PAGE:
It didn’t have to be this way. Not that long ago, GoHands’ name inspired hopeful excitement amongst animation fans, rather than a mix of hysterical laughter and sheer horror. There’s no getting around the fact that Hand Shakers is one of the most hideous pieces of entertainment ever conceived, let alone anime. But even something this abysmal can become an educational experience, so let’s learn a bit about a young studio and how anime is put together.
While this site is meant to appreciate anime as an art, pretending it doesn’t exist as a business is a mistake. The industry is always a two-sided coin, and here is megax to unveil its performance over the last year. Enjoy!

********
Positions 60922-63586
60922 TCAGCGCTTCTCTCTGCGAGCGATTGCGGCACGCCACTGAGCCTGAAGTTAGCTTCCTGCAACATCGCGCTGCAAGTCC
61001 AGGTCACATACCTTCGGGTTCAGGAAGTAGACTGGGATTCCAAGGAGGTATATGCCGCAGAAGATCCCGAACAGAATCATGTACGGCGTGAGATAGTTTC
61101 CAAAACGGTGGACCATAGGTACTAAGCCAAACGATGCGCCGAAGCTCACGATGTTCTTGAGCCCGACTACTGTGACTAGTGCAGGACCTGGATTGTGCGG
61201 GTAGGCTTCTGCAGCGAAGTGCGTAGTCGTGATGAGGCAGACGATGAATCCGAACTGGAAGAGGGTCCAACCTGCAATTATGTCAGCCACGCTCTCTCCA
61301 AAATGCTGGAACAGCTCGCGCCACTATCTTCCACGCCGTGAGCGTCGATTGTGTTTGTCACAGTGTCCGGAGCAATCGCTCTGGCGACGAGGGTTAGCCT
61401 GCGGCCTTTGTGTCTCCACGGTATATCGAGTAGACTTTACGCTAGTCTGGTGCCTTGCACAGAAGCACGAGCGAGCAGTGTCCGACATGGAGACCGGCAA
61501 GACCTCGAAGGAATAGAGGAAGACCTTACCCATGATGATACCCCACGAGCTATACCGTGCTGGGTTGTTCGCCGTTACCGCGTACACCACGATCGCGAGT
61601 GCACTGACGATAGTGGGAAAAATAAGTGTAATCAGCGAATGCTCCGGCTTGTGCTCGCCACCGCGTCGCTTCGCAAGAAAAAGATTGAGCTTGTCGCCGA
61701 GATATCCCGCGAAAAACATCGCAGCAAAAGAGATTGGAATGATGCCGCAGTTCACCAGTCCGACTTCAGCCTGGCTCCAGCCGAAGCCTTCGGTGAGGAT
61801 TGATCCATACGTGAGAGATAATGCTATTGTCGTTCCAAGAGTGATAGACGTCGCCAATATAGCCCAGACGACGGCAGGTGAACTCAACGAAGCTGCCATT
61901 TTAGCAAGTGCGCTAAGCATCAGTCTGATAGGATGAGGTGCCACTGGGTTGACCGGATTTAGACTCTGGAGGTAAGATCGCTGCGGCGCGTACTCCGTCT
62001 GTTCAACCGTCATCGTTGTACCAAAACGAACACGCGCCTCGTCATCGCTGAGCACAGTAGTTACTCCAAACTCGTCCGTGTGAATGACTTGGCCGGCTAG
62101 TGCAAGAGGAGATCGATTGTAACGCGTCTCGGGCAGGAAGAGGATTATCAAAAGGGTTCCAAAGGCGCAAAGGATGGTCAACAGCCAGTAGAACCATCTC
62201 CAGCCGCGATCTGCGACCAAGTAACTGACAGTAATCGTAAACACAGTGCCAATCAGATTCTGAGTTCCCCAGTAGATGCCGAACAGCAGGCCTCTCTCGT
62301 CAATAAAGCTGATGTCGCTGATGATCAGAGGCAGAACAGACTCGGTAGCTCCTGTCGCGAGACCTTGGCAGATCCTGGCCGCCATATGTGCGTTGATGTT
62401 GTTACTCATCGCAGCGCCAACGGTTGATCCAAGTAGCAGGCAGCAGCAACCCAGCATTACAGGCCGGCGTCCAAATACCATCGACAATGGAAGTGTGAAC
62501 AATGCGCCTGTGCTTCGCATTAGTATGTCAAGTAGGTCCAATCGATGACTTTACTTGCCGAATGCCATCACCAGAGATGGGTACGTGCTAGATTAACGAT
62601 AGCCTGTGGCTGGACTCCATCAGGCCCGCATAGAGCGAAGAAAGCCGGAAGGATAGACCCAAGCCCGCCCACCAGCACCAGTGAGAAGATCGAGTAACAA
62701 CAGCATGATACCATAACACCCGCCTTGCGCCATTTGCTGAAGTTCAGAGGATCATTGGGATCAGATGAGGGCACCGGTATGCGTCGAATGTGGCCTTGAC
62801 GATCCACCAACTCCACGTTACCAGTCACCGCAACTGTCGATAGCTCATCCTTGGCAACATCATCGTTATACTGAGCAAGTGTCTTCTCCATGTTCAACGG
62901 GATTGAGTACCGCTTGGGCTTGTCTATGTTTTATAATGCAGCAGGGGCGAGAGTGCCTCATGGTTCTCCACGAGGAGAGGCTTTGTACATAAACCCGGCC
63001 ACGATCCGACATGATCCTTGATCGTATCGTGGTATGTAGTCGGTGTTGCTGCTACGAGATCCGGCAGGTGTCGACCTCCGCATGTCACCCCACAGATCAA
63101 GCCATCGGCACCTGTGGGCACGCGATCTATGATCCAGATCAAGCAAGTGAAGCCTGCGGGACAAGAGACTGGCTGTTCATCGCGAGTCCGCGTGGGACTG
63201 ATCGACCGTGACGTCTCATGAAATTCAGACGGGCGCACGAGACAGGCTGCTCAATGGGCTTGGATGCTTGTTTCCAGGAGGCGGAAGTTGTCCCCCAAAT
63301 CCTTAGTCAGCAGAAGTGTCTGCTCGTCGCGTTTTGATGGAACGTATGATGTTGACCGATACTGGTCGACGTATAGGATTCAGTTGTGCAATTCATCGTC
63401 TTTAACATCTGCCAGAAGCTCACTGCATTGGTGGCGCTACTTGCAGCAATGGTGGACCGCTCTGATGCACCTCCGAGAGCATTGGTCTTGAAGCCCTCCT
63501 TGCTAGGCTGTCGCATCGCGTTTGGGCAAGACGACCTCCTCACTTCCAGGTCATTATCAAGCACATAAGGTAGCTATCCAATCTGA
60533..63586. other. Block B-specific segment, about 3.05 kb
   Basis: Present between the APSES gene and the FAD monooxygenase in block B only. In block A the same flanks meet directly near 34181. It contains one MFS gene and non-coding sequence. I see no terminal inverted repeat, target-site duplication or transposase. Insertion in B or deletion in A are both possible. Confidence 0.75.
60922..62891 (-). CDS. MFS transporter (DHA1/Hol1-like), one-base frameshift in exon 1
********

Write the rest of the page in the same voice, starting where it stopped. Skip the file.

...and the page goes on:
Hello everyone and welcome to the start of hopefully a new annual tradition. Here at Sakuga Blog, we not only look at the names involved in animation; we also look at the names involved in producing/financing that animation as well. So I’d like to take the time and reflect back on the business side of animation in Japan in 2016. Most people only look at the estimates provided by Oricon, but there’s a lot more to the market than just home video releases. We’ll look at the increasing number of anime films, international rights payments, live event sales, as well as some other aspects of the industry in 2016 in this post.
My Hero Academia, Shonen Jump’s latest big action title, has been on the radar of many manga fans ever since it began its serialization. Brought to life by Kohei Horikoshi’s attractive art style, its underdog story set in a world of heroes quickly became a hit sensation, eventually shaping up to be a surefire candidate for an anime adaption – but little did we know how unusual that adaptation would turn out to be.